The Army Corps of Engineers is tasked by Congress to maintain the Mississippi as a channel that's 9 feet (2.7 meters) deep and 300 feet (91 meters) wide.

It's often a bit wider in the bends: Tugs have to tow through bends sideways, a process called planking, then let the flow turn the barges straight.

Tugs pulling rafts of 15 barges at a time—three wide and five deep—can fit through the middle Mississippi simultaneously and often do.

During winter the river is typically helped by a system of reservoirs, which allows the corps to keep the Mississippi running at its prescribed height and depth.

Water control managers make decisions on whether and how much to tap reservoirs every two hours, all day, every day.

They have to be vigilant. Water levels in the last year have dropped more than 30 feet (9 meters) from 2011's flood to current conditions.

The drought is challenging reservoirs already stretched to their limit; they didn't get enough rain to fill them enough to start with. "There's an entire ballet going on to squeeze every last drop out of the system to make sure the river stays open without impacting the other purposes of those reservoirs," says Kellett.

During a drought, the corps' annual dredging is even more important. The typical dredging season in St. Louis runs from July to December, when flow is at its lightest, to keep sediments deposited by the flow from building up.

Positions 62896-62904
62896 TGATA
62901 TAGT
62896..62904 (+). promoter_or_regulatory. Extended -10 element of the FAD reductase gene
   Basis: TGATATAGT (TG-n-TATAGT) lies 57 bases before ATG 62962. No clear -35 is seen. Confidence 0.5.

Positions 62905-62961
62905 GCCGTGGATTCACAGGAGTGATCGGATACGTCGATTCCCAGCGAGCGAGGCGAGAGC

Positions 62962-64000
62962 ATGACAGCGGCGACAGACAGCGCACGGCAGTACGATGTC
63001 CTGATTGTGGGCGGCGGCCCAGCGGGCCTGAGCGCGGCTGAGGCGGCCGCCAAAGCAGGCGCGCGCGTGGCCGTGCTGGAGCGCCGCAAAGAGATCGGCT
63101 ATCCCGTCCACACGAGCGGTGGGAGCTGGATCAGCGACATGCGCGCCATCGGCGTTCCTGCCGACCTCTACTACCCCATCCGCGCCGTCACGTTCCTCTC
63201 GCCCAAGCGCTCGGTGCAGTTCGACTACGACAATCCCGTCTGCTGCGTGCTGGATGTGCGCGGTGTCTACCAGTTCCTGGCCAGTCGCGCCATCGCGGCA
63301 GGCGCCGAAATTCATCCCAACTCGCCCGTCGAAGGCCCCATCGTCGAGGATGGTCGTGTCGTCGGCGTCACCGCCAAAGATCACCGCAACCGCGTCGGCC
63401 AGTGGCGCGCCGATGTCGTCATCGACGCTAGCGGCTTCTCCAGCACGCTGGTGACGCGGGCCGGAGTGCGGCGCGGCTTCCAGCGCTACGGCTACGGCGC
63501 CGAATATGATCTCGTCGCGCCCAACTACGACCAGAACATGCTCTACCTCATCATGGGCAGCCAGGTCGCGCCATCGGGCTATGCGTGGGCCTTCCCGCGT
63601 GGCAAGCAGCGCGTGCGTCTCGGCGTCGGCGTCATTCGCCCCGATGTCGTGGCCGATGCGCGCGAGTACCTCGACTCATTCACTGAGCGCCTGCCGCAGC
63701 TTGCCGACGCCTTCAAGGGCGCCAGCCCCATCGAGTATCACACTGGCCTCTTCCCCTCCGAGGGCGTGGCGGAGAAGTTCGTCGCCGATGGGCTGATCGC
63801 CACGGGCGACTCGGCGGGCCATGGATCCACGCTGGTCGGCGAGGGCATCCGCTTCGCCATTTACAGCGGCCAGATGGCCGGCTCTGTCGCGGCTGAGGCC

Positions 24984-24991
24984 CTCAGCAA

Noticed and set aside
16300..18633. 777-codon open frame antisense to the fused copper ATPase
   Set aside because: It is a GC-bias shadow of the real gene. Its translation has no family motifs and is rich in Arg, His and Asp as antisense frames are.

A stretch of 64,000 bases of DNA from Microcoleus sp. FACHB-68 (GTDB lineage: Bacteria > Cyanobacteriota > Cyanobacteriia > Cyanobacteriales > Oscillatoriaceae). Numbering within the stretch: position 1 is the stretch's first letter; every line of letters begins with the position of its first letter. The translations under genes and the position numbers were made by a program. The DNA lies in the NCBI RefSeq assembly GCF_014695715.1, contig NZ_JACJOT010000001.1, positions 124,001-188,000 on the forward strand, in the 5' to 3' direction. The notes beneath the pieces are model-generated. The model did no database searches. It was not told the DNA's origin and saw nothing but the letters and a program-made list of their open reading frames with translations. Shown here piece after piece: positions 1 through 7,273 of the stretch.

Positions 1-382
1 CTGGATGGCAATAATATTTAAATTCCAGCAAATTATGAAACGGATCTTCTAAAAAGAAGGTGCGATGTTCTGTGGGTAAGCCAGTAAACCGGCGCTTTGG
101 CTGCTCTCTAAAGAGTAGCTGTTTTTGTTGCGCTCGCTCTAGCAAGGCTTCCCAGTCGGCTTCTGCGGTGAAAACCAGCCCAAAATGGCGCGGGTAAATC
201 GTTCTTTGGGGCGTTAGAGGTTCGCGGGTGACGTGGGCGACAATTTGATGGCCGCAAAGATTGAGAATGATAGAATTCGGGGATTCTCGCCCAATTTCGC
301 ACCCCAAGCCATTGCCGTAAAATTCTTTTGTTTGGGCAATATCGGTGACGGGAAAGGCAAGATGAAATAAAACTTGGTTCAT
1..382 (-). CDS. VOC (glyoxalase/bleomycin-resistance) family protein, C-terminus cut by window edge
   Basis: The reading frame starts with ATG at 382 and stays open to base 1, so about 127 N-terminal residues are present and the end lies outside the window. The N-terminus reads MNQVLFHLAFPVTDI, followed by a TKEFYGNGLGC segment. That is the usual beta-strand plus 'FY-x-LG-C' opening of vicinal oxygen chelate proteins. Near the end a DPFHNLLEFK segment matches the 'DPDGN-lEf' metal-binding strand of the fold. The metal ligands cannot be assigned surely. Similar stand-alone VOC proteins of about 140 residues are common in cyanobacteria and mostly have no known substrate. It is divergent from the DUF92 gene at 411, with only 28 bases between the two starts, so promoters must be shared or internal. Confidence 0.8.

"It's repetitive," says Busse. "The next time the water comes up, all that work disappears."

This year's dredging is more intense. "We're gathering close to twice as much as a regular year, and we're going out earlier and staying out later," says Petersen.

As a more drastic measure, the corps is in the process of lowering the river bottom at Thebes, Illinois, removing limestone and shale pinnacles that range in size from that of a bowling ball to that of a small car and that can make navigation impossible if the water goes any lower.

In the meantime, engineers have been releasing just enough extra water from reservoirs to keep navigation moving. "It was a fight of inches," says Busse.

There is 12 days-worth left of supplemental water. Busse says pinnacle removal should be completed before that water runs out. For now at least, engineering seems to be outpacing natural disaster.

Kellett notes that current low water levels are not unprecedented in the modern era. The year 1963 saw a similar low.

"The river is cyclical—in the '40s, the '60s, the '80s, the early 2000s—every other decade or so we have hit these levels of lows," he says. "What I don't know is the role that climate change is playing here."